If you have to filter or aggregate JSON data for reporting purposes, you can use OPENJSON to transform JSON to relational format. Then use standard Transact-SQL and built-in functions to prepare the reports.

SELECT Tab.Id, SalesOrderJsonData.Customer, SalesOrderJsonData.Date  
FROM   SalesOrderRecord AS Tab  
          CROSS APPLY  
     OPENJSON (Tab.json, N'$.Orders.OrdersArray')  
           WITH (  
              Number   varchar(200) N'$.Order.Number',   
              Date     datetime     N'$.Order.Date',  
              Customer varchar(200) N'$.AccountNumber',   
              Quantity int          N'$.Item.Quantity'  
  AS SalesOrderJsonData  
WHERE JSON_VALUE(Tab.json, '$.Status') = N'Closed'  
ORDER BY JSON_VALUE(Tab.json, '$.Group'), Tab.DateModified  

Both standard table columns and values from JSON text can be used in the same query. You can add indexes on the JSON_VALUE(Tab.json, '$.Status') expression to improve performance of query. For more info, see Index JSON data.

Import JSON data into SQL Server tables

If you have to load JSON data from an external service into SQL Server, you can use OPENJSON to import the data into SQL Server instead of parsing the data in the application layer.


SET @jsonVariable = N'[  
          "Order": {  
          "Item": {  
          "Order": {  
          "Item": {  

INSERT INTO SalesReport  
SELECT SalesOrderJsonData.*  
FROM OPENJSON (@jsonVariable, N'$.Orders.OrdersArray')  
           WITH (  
              Number   varchar(200) N'$.Order.Number',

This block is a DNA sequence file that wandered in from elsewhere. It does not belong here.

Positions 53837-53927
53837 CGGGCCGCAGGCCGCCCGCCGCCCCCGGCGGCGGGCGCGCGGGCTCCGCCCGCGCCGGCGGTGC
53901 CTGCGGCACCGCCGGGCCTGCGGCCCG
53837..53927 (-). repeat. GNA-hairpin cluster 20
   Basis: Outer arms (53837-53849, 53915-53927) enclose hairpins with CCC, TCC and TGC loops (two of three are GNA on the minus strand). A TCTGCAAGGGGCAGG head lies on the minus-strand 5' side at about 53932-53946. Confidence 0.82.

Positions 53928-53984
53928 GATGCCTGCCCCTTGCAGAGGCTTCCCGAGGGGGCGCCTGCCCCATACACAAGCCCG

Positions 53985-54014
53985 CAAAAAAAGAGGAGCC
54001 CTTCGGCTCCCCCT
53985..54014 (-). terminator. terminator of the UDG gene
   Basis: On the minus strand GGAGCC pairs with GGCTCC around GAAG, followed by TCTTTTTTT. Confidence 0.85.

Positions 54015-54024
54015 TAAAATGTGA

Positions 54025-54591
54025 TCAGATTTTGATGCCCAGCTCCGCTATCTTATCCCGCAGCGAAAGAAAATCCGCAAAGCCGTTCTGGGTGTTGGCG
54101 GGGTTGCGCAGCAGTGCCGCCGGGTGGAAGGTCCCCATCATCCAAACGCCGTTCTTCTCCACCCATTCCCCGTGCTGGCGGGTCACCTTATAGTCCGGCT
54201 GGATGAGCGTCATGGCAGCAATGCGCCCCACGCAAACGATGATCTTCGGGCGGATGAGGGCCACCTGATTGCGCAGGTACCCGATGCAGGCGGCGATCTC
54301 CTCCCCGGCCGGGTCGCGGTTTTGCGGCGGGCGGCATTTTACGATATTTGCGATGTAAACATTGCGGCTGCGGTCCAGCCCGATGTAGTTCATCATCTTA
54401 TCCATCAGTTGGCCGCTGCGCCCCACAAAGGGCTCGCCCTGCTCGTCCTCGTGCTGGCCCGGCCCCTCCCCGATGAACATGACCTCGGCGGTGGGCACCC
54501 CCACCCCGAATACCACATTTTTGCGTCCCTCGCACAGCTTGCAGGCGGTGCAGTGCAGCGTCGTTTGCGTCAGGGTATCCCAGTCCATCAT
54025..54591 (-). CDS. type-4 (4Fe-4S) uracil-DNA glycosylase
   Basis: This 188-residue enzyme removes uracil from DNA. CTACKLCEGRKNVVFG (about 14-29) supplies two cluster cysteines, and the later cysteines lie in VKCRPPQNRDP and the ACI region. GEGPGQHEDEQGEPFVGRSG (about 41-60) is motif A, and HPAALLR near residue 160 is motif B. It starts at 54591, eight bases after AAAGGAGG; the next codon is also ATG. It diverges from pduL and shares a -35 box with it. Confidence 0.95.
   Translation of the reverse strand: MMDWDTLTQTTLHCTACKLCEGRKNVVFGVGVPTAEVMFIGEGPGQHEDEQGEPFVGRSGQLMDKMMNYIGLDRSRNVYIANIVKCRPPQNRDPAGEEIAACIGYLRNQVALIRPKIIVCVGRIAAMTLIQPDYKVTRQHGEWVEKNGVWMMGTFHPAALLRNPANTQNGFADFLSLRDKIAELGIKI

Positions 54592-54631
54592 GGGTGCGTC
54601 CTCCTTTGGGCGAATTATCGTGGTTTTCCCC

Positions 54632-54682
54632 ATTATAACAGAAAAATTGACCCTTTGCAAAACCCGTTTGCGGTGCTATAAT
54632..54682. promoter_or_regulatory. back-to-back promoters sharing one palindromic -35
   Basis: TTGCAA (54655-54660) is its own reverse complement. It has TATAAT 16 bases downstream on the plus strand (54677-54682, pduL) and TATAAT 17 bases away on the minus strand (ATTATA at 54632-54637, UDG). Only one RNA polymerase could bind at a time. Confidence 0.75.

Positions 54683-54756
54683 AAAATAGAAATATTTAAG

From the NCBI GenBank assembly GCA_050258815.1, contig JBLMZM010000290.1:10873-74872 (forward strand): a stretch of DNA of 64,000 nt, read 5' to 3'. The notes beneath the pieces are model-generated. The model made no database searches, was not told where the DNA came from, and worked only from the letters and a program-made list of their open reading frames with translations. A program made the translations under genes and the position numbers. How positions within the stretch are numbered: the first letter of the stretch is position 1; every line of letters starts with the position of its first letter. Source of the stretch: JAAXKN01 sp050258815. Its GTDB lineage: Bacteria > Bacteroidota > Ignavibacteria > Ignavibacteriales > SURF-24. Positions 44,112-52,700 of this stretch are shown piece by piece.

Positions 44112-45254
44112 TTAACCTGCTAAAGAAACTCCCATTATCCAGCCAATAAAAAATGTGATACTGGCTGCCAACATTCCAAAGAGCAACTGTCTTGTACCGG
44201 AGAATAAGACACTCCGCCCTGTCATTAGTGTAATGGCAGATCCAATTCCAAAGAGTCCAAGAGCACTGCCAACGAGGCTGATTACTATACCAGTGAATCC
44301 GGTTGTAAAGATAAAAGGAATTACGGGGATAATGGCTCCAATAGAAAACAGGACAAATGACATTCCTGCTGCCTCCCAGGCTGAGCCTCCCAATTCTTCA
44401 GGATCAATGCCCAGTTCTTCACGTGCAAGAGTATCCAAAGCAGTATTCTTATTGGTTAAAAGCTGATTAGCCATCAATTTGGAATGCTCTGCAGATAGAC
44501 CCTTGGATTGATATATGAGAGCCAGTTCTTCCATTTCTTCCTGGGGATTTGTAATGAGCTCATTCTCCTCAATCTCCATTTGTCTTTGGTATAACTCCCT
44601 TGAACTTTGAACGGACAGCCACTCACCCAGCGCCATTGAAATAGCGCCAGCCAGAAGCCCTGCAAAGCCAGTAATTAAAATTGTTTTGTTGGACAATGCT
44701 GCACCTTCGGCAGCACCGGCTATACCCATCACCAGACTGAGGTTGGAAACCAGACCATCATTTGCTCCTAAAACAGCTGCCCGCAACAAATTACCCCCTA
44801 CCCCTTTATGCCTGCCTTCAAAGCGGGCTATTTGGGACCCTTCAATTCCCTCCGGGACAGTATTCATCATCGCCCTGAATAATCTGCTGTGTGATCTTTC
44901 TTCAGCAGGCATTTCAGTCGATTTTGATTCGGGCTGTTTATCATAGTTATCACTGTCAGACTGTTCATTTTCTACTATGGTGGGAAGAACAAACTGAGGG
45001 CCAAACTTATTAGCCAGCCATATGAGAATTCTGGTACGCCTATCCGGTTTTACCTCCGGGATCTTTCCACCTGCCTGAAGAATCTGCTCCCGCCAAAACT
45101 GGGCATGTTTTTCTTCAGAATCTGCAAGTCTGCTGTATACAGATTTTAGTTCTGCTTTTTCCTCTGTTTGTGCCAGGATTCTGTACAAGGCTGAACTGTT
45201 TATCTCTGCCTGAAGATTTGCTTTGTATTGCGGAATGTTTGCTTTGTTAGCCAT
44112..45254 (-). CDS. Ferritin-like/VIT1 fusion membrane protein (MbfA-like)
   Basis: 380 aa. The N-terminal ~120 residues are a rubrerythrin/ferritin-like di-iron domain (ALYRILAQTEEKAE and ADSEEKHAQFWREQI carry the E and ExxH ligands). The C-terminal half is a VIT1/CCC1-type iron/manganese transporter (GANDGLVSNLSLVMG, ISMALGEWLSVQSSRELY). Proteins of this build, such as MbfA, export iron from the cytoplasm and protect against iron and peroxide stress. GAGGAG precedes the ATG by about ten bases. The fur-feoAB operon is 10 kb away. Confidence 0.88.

Date     datetime     N'$.Order.Date',  
              Customer varchar(200) N'$.AccountNumber',   
              Quantity int          N'$.Item.Quantity'  
  AS SalesOrderJsonData;

The content of the JSON variable can be provided by an external REST service, sent as a parameter from a client-side JavaScript framework, or loaded from external files. You can easily insert, update or merge results from JSON text into a SQL Server table. For more info about this scenario, see the following blog posts.

Load JSON files into SQL Server

Information stored in files can be formatted as standard JSON or Line-Delimited JSON. SQL Server can import the contents of JSON files, parse it using the OPENJSON or JSON_VALUE functions, and load it into tables.

  • If your JSON documents are stored in local files, on shared network drives, or in Azure File Storage locations that can be accessed by SQL Server, you can use bulk import to load your JSON data into SQL Server. For more info about this scenario, see Importing JSON files into SQL Server using OPENROWSET (BULK).
  • If your line-delimited JSON files are stored in Azure Blob Storage or the Hadoop file system, you can use Polybase to load JSON text, parse it in Transact-SQL code, and load it into tables.

Test drive built-in JSON support

Test drive built-in JSON support with the AdventureWorks sample database. To get the AdventureWorks sample database, download at least the database file and the samples and scripts file from here. After you restore the sample database to an instance of SQL Server 2016, unzip the samples file and open the “JSON Sample Queries procedures views and indexes.sql” file from the JSON folder. Run the scripts in this file to reformat some existing data as JSON data, run sample queries and reports over the JSON data, index the JSON data, and import and export JSON.